Page last updated: April 20, 2011
Drinking moderately seems to minimise mortality risk in the Japanese population

A pooled analysis of six ongoing large-scale cohort studies in Japan estimated the quantitative contribution of alcohol consumption to all-cause and major causes of mortality in the Japanese population.
The analysis included 309,082 subjects with 35,801 deaths during a follow-up period ranging from 7 to 18 years. A J- or U-shaped association was found for the risk of total and major causes of mortality in men, and the risk of total and heart disease mortality in women. Compared to non-drinkers, there was a significantly lower risk of total mortality at an alcohol consumption level of <69 g/day, cancer mortality at <46 g/day, heart disease mortality at <69 g/day and cerebro-vascular disease mortality at <46 g/day in men, and for total mortality at <23 g/day in women. At a higher consumption, the mortality risk increased linearly with rising dose of alcoholic beverages among drinkers.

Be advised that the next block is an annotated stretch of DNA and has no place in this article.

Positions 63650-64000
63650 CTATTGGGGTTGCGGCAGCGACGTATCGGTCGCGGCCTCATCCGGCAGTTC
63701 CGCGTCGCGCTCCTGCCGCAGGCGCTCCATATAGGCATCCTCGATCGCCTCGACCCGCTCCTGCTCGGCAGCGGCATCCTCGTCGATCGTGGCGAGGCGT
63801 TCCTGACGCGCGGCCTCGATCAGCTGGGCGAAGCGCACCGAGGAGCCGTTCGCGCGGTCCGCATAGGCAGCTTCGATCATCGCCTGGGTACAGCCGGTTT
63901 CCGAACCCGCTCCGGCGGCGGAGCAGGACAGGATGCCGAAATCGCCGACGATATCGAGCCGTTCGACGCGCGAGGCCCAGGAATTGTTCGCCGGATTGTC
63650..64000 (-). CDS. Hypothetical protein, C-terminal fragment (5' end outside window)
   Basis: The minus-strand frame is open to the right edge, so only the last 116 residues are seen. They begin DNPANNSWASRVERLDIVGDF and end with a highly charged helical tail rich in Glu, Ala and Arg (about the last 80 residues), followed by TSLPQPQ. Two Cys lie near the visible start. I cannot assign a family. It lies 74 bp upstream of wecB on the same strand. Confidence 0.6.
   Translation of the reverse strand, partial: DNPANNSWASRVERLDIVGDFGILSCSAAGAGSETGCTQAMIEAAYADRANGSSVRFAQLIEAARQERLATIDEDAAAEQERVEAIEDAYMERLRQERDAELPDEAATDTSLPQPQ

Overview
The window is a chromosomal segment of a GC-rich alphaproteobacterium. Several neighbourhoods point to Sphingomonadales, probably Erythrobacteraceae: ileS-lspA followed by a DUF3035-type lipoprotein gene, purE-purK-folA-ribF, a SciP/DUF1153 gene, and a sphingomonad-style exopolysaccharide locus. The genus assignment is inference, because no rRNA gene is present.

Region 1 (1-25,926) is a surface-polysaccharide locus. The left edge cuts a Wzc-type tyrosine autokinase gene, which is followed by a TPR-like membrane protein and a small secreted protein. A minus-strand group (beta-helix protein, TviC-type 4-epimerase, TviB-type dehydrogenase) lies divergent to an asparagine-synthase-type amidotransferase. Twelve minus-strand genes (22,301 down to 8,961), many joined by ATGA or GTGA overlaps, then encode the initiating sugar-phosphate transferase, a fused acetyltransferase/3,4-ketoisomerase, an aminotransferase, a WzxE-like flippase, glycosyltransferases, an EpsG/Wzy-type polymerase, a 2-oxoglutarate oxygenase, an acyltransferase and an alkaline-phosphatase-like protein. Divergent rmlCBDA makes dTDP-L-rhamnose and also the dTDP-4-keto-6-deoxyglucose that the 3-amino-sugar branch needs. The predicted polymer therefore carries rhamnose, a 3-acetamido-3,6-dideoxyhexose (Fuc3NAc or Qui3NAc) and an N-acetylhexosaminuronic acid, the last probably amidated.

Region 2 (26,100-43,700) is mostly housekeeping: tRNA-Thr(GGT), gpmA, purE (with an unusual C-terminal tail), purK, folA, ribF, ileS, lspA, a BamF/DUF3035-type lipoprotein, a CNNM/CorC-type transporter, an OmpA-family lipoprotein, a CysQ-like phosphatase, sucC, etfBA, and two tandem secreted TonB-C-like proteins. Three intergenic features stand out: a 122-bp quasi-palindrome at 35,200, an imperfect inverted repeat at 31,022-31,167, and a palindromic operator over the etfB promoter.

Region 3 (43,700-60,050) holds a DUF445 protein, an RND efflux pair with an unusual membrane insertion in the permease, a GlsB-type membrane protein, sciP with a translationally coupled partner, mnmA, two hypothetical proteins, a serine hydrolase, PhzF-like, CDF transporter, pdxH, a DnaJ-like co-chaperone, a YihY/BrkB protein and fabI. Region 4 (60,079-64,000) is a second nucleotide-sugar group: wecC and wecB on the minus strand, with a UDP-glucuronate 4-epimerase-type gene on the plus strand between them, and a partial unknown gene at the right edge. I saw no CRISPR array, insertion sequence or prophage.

The scientists concluded that keeping the intake of alcoholic beverages below 46 g/day in men and 23 g/day in women appears to minimise the mortality risk in the Japanese population.

Source. Impact of alcohol intake on total mortality and mortality from major causes in Japan: a pooled analysis of six large-scale cohort studies. Inoue M, Nagata C, Tsuji I, Sugawara Y, et al J Epidemiol Community Health 2010  Dec 10.
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